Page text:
SACRAMENTO -- Attorney General Kamala D. Harris today announced the State Senate passed legislation to protect consumers from unfair debt collection practices.
The Fair Debt Buyers Practices Act will require purchasers of consumer debt, or debt buyers, to provide documentary evidence to consumers in order to ensure that their collection efforts are directed at the proper individual. Debt buyers have flooded California's courts with lawsuits seeking judgments on debts without adequate documentation, often resulting in collections efforts against the wrong person.
"Too often, a consumer can get ensnarled in a long and costly battle to prove they are not the ones responsible for debt," said Attorney General Harris. "The Fair Debt Buyers Practices Act will put reasonable requirements on debt buyers and ensure consumers are not forced to pay the debts of others."
Consumer debt is routinely purchased and resold in bundles, made up of thousands of accounts, with inadequate documentation. As a result, debt collection efforts often target the wrong consumers or wrong amounts, or seek payment on debt that has expired or been discharged.
Senate Bill 890, by Senator Mark Leno (D-San Francisco), would prohibit debt buyers from obtaining a judgment in a debt collection lawsuit unless the debt buyer can document their ownership of the debt, the balance of the debt, the date of the default or last payment, the identity of prior owners of the debt and the name and address of the debtor in the original creditor's records.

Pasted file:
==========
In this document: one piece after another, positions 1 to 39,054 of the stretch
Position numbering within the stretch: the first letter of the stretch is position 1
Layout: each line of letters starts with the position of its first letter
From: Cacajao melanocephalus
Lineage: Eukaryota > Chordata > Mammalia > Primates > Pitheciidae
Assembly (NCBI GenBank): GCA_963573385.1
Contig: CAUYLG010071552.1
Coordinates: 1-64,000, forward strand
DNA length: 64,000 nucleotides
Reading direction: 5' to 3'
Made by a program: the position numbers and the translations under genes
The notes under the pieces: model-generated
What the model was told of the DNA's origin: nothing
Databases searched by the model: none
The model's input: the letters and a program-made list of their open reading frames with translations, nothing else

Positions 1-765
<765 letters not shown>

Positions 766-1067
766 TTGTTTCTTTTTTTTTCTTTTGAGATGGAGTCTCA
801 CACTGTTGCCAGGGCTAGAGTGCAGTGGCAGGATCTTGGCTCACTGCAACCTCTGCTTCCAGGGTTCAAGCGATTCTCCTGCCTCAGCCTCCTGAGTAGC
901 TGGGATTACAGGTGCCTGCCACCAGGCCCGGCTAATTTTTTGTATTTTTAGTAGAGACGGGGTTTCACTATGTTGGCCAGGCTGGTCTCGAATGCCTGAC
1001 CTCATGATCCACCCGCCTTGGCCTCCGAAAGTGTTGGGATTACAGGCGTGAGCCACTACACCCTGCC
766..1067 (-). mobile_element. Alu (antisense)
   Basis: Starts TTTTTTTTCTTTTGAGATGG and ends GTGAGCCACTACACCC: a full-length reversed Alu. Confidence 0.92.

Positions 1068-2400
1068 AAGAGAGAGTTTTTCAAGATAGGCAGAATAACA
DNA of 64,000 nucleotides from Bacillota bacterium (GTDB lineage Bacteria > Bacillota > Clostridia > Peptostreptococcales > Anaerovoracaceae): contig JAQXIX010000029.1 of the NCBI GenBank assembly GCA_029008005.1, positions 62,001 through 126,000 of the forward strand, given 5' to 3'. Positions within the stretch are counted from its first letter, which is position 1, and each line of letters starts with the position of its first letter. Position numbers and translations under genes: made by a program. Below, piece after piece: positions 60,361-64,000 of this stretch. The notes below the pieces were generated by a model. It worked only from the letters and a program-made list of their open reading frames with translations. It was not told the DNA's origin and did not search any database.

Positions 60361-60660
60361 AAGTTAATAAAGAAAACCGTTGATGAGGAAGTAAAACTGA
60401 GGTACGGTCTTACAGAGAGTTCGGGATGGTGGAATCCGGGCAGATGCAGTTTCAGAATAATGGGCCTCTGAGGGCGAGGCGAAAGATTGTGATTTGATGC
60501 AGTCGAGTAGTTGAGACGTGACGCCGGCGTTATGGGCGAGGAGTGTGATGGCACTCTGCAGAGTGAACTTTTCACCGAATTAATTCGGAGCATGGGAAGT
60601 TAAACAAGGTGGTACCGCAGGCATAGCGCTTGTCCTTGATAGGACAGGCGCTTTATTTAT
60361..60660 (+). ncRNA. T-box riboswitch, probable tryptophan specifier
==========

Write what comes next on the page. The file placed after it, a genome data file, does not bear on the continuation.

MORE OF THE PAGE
In addition, the debt buyer must also have the original contract or a document provided to the debtor while the account was active to show evidence of the debt.
"The passage of this legislation is a major breakthrough for consumer protection in California," said Senator Leno. "Aggressive debt buyers are using deceptive tactics to collect funds when they cannot even prove they are targeting the right consumer for the correct debt amount. The Fair Debt Buyers Practices Act relieves consumers and courts from the burdens and costs associated with processing large volumes of unsubstantiated debts."
The California Department of Consumer Affairs issued a report in August 2011 concluding that much of the debt purchased by debt buyers is not accompanied by sufficient documentation to identify the debtor. Yet, as many as 90 percent of some debt buyers claims result in a default judgment where no defendant appears to challenge the debt claim. This often happens because the consumer is not even aware of the claim.
The Federal Trade Commission received more than 33,000 complaints regarding the validity of collection efforts in 2010 and has described the system for resolving disputes as "broken."
SB 890 passed the Senate on a 22 to 14 vote and now moves to the Assembly.